Martin Kippenberger and Marko Lehanka Today: SPICESBREADSCOMPETITIONEATING OR DON’T CALL ME, I’LL CALL YOU

Martin Kippenberger, Marko Lehanka

December 16, 2000 – February 3, 2001 359 Broadway

Press Release

Leo Koenig Inc. is pleased to announce an exhibition of works by Martin Kippenberger and Marko Lehanka.

Without question, Martin Kippenberger is considered to be among the most diverse, unpredictable and prolific artists of our time. Before his untimely death in 1997, Kippenberger initiated a freedom and levity within contemporary art practice that continues to confound and inspire. The works on view for this exhibition were created in 1991 in Tokyo, Japan. Highlighted will be a series of large-scale drypoint etchings. Focusing on “Americana,’ the etchings are extremely detailed and resolved. In addition, a box sculpture, rubber relief on canvas and a unique handmade book will be on view. This will be the first time these pieces are shown in the U.S.

Marko Lehanka continues with this tradition of wry wit and unexpected juxtapositioning. For this show Lehanka will be exhibiting sculptures which were previously on view at the Museum of Modern Art in Frankfurt, Germany. One sculpture is based on an Albrecht Durer drawing for Peasants Monument. In the drawing , Durer assembles a totem of agricultural products and equipment in the form of trophies. The drawing is topped by a pathetic peasant with a sword in his back, illustrating the rift between ruling powers and those who are ruled over, a composition of insoluble, diametrically opposed interests.

In Lehanka’s updated version, there is also a collection of everyday farm products and tools stacked upon each other. The present day protagonist atop Lehanka’s totem smokes a cigarette and is content, seemingly lost in thought. The figure is not representative of the rich or powerful, but obviously his fate is not as tragic as the peasant he is modeled after. There is no life and death struggle to signify, perhaps just a hint of resignation amidst dry goods and the status quo.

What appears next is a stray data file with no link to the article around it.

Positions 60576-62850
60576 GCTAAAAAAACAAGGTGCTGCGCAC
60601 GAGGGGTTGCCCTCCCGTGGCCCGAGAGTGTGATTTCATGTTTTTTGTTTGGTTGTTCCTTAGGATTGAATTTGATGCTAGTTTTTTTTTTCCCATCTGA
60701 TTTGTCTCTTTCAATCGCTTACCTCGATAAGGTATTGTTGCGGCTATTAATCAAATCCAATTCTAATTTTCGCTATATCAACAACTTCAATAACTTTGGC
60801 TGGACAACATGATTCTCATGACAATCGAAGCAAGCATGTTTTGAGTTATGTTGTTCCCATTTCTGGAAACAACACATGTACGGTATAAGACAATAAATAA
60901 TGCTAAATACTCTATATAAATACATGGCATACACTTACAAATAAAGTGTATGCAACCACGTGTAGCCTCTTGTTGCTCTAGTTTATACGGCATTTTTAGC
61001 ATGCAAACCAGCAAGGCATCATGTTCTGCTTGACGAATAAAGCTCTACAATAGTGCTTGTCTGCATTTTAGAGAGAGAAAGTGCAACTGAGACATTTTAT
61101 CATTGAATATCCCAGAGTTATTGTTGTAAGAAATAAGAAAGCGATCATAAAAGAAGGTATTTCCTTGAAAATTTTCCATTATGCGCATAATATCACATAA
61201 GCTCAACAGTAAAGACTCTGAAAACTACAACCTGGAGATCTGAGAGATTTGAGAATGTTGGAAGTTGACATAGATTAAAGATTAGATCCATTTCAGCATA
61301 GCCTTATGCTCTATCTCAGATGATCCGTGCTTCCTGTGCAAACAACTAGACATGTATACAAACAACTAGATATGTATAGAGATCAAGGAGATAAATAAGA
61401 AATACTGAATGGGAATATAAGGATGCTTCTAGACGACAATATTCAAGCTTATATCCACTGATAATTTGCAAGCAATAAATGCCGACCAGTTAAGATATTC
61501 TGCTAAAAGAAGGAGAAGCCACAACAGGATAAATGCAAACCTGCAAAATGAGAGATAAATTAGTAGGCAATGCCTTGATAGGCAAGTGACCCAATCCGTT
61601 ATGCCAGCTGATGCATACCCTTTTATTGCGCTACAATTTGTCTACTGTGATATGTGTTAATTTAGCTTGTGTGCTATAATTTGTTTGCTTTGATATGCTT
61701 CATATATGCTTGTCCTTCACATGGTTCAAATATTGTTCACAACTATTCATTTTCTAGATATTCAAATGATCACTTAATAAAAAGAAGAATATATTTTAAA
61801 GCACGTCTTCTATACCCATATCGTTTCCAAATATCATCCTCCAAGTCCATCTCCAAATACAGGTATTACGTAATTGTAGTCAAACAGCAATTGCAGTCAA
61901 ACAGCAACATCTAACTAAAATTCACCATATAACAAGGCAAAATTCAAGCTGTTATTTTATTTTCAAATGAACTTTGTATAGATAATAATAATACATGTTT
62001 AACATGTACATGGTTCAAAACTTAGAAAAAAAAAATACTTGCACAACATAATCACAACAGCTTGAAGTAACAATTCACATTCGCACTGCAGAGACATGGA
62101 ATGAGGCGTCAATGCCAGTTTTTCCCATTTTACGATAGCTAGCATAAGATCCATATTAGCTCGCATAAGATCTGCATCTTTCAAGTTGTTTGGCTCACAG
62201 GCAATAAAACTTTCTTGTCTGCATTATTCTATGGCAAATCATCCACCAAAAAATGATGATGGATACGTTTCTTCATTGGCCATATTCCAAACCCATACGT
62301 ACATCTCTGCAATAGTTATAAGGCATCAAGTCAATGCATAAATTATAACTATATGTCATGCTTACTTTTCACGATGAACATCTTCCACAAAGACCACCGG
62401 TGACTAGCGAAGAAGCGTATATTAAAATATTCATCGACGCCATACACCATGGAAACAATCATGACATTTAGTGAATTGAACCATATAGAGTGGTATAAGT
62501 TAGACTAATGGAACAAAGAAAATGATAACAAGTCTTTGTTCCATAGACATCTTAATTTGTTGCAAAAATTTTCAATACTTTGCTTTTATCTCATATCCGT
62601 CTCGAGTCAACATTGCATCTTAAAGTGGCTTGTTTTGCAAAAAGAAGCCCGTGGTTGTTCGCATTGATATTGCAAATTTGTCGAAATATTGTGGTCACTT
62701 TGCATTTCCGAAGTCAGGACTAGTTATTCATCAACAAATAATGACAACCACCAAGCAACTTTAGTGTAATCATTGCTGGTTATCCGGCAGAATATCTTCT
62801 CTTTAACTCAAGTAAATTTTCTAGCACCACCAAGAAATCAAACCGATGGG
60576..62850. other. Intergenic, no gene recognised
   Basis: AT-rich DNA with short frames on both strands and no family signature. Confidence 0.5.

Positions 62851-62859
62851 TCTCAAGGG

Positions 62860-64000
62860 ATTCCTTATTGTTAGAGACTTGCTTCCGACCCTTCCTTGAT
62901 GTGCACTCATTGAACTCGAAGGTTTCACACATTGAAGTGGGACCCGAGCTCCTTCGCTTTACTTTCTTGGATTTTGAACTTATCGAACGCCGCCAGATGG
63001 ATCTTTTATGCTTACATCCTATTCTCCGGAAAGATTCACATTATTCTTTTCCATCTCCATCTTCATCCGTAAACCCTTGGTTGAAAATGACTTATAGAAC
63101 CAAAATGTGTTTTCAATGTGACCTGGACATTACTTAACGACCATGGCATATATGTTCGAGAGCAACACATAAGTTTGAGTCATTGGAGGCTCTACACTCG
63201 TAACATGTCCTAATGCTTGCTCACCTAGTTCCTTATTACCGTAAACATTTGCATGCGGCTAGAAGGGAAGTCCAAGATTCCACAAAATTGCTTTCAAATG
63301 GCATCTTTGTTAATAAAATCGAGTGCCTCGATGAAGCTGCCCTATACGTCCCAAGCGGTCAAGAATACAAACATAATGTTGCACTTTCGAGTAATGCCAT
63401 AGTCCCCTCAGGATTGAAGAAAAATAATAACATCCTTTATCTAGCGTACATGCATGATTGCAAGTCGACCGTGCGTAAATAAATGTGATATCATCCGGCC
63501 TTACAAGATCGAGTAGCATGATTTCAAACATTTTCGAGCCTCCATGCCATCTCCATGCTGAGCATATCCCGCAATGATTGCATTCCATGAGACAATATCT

In another piece, constructed wooden benches will follow along one side of the gallery painted in a very specific set of colors. When asked about the reasoning for the colors, Lehanka responded that before making the benches, he had a dream that he was going to take a trip to the Caribbean (with the money he would make from the sale of the benches), and these are the colors of the Caribbean. This response, though typifying his approach, belies the complexity of the resulting piece. The benches with these undeniably inviting colors, effectively compel visitors to sit and talk.

What in fact drives Lehanka’s work is conversation. Whether it be replying to historical statements or wry commentary on day-to-day life, Lehanka’s responses are delivered in a relaxed unself-conscious manner, similar to a chat with an old friend. Not unlike a poet, he can infuse meanings that are at once absurd and profound. Above all, he is what all great conversationalists are, a good listener, one who is able to make succinct observations and convey them without sentimentality.

Marko Lehanka has exhibited extensively in Europe including the Museum of Modern Art in Frankfurt, Kunstmuseum Lucerne and in Forwart at the Banque Brussells. This is his first exhibition in the United States. Gallery hours are Tuesday through Saturday, 10-6 pm.

The gallery will be closed Christmas and open by appointment only until normal gallery hours resume on Jan. 2nd. For more information or visuals, please contact Leo Koenig or Elizabeth Balogh at the gallery.